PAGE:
Improving global health care. Designing better medical equipment. Revolutionizing the food industry. Teaching English in France.
Those are just a few of the ways graduating Haslam Scholars plan to leave their mark on society after graduating. The Class of 2014 includes thirteen students from the university’s premier scholarship program.
“These students are not only academically top-notch, they personify the notion that Volunteers are capable of changing the world and—judging from their future plans—they will,” said Tim Hulsey, associate provost and director of university honors.
The graduates say the Haslam Scholars program challenged them academically, gave them a chance to work alongside leading faculty members, and afforded them the opportunity to travel and participate in extracurricular projects.
“More than that, the Haslam Scholars program gave me valuable friendships that will last a lifetime,” said Brianna Rader, one of the graduating scholars, “I know in twenty years I’ll be friends with political leaders, groundbreaking scientists, distinguished academics, and big-name social change makers.”
Another graduating scholar, Xin Huang, said the program helped him redefine success.
“I was kind of self-centered coming out of high school. Sure, I wanted to be successful, but that was just for my sake. I was content as long as I was comfortable,” he said. “Things started to change when I got tossed in with the other Haslam Scholars. My academic performance kept up with everyone else, but I started noticing something I was lacking. Everyone else had a goal, a passion for something bigger. After spending so much time together as a group, some of that passion started to rub off onto me. I started to realize how fortunate I am … and that I shouldn’t be satisfied with just my own comfort. ”
Here’s a look at the graduating Haslam Scholars and their future plans:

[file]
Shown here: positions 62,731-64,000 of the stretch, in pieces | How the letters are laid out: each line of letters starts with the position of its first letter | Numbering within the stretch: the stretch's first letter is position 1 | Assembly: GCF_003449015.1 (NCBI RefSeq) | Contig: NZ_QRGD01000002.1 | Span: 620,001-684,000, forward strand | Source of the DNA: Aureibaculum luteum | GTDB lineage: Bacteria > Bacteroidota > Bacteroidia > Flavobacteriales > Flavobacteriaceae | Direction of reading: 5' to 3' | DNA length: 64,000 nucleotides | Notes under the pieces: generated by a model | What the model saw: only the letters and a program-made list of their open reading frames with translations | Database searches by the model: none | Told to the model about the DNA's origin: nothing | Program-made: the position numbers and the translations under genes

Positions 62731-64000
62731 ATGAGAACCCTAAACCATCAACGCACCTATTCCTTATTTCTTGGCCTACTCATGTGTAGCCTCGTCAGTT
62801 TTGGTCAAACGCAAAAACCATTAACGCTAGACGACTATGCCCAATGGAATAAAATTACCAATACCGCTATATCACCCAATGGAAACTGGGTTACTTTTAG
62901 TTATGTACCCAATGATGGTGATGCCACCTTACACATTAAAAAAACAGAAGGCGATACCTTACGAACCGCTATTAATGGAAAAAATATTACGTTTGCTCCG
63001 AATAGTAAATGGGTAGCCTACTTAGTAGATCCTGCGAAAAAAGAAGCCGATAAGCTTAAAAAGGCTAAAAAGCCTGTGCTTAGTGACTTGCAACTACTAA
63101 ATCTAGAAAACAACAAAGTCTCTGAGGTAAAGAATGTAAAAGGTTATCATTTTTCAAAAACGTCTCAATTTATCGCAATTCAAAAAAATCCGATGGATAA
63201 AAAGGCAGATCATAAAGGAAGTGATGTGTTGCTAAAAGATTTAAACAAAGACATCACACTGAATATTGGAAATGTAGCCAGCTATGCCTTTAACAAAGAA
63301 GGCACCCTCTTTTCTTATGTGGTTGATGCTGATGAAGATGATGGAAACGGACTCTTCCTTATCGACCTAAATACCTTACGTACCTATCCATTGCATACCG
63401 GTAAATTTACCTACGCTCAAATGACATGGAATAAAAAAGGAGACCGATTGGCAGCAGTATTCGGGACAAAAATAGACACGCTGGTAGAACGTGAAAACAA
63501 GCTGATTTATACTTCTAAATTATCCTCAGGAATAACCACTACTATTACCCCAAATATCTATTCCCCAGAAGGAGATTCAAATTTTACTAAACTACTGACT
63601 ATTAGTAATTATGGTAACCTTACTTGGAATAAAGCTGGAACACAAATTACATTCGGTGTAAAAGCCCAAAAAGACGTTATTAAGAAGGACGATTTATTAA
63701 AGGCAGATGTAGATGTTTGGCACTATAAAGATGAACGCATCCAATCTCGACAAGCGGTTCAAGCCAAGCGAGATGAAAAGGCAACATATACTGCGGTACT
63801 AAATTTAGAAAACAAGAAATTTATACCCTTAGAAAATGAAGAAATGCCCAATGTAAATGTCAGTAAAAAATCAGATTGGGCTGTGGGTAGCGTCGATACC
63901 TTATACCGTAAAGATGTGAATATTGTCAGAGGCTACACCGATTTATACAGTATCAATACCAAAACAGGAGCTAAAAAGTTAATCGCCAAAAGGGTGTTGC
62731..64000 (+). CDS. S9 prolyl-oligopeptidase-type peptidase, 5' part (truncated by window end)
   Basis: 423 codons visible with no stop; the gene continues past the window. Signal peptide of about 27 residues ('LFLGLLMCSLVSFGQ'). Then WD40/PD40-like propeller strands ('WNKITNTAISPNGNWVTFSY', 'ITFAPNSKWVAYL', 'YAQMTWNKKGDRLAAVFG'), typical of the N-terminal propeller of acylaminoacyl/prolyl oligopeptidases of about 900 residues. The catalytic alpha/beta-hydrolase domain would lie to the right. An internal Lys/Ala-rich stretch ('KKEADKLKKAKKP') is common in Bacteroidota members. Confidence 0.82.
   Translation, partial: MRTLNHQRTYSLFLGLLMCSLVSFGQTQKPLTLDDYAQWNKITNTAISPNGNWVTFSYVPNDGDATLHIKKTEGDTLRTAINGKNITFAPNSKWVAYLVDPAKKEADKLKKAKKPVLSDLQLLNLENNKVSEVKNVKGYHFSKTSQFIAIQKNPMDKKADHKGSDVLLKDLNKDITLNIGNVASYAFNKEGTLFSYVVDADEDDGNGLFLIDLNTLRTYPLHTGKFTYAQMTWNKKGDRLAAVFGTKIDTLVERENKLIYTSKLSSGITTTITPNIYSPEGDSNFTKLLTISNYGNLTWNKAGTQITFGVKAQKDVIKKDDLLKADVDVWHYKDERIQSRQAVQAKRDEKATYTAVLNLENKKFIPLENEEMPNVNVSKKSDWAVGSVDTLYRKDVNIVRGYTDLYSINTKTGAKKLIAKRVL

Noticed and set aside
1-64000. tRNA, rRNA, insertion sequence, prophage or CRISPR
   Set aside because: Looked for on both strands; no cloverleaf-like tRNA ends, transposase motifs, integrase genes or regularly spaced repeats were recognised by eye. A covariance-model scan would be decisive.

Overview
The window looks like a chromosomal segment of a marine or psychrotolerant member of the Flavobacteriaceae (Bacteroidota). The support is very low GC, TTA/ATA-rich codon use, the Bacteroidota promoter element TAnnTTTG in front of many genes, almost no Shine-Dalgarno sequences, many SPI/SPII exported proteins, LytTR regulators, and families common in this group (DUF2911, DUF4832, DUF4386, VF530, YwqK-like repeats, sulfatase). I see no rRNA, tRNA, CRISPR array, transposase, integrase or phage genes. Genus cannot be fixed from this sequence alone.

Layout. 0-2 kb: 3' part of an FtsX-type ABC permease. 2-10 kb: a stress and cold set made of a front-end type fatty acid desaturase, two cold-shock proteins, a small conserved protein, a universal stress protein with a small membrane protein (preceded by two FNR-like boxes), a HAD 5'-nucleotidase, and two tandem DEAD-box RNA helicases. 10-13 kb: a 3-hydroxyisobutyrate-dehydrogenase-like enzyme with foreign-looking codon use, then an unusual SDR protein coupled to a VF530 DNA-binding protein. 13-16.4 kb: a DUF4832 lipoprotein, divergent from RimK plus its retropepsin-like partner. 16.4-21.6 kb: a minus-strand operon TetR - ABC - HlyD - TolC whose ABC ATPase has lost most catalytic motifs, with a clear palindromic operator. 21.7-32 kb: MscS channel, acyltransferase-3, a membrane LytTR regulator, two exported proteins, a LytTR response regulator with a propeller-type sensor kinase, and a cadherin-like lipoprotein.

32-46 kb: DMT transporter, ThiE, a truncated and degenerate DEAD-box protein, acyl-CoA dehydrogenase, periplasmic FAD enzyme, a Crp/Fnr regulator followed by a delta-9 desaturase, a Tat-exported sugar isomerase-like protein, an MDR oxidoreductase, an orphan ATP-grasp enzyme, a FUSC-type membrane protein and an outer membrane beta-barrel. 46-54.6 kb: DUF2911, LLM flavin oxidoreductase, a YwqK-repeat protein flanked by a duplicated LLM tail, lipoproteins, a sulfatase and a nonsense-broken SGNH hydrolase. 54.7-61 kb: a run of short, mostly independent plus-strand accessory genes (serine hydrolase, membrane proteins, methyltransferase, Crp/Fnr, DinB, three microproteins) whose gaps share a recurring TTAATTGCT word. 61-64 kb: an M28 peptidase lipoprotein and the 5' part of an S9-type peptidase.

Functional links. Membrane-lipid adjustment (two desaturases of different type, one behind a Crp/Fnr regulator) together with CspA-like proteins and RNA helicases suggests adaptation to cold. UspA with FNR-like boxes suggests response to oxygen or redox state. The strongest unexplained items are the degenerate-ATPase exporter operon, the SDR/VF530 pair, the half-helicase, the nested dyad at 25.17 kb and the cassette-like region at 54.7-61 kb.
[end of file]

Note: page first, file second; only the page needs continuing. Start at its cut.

Huang, of Memphis, who is graduating with a degree in mechanical engineering, is going to take the summer off to visit relatives in China and start medical school at UT Health Science Center in the fall.
“I want to use my skills to make a difference in the lives of others, and I can’t think of a better place to do that than in the hospital,” he said. “Also, during my time spent volunteering at the Advanced Medical Simulation Center at UT Medical Center, I saw how closely connected engineering can be to medicine. I hope I can utilize my engineering background to improve the medical equipment for medical training and patient care.”
Rader, of Knoxville, Tennessee, who majored in medical humanities through the College Scholars Program, is heading to the University of California, San Francisco, where she has a scholarship to attend the one-year master’s program in global health sciences. The curriculum includes epidemiology and biostatistics as well as public policy, economics, and social justice. She’ll spend part of the program doing field work abroad, possibly in South Africa. She then plans to attend medical school.
“With these degrees, I will have the ability to make systematic changes for the health of communities and large populations,” she said. “My ultimate career goal is to work for a humanitarian organization like CARE or a global health foundation like the Bill and Melinda Gates Foundation.”
“As the world’s population increases and our need for food continues to grow, I hope to be at the forefront of research and development efforts for the food industry,” she said, adding she’s also continuing her viola studies by playing with the Cornell Symphony Orchestra and taking lessons at Eastman School of Music.
Several others are also embarking on doctoral programs: Desta Bume, of Ethiopia and Chattanooga, Tennessee, who majored in chemistry, will be studying medicinal chemistry at Johns Hopkins University; Kathleen Connelly, of Knoxville, who majored in philosophy, will be studying philosophy at the University of California at San Diego; Melissa Lee, of Brentwood, Tennessee, who majored in integrative neuroscience through College Scholars, will be studying neurobiology and behavior at Columbia University; Mark Remec, of Oak Ridge, Tennessee, who studied biophysics through College Scholars, will be studying biophysics at the University of California, Berkeley; Daniel Hamm, of Selmer, Tennessee, will be studying nuclear engineering here at UT; and Blake Palles, of Florence, South Carolina, who majored in nuclear engineering, will be studying energy sciences and engineering at the Bredesen Center for Interdisciplinary Research and Graduate Education, a UT–Oak Ridge National Laboratory program.
C O N T A C T :
Amy Blakely (865-974-5034, firstname.lastname@example.org)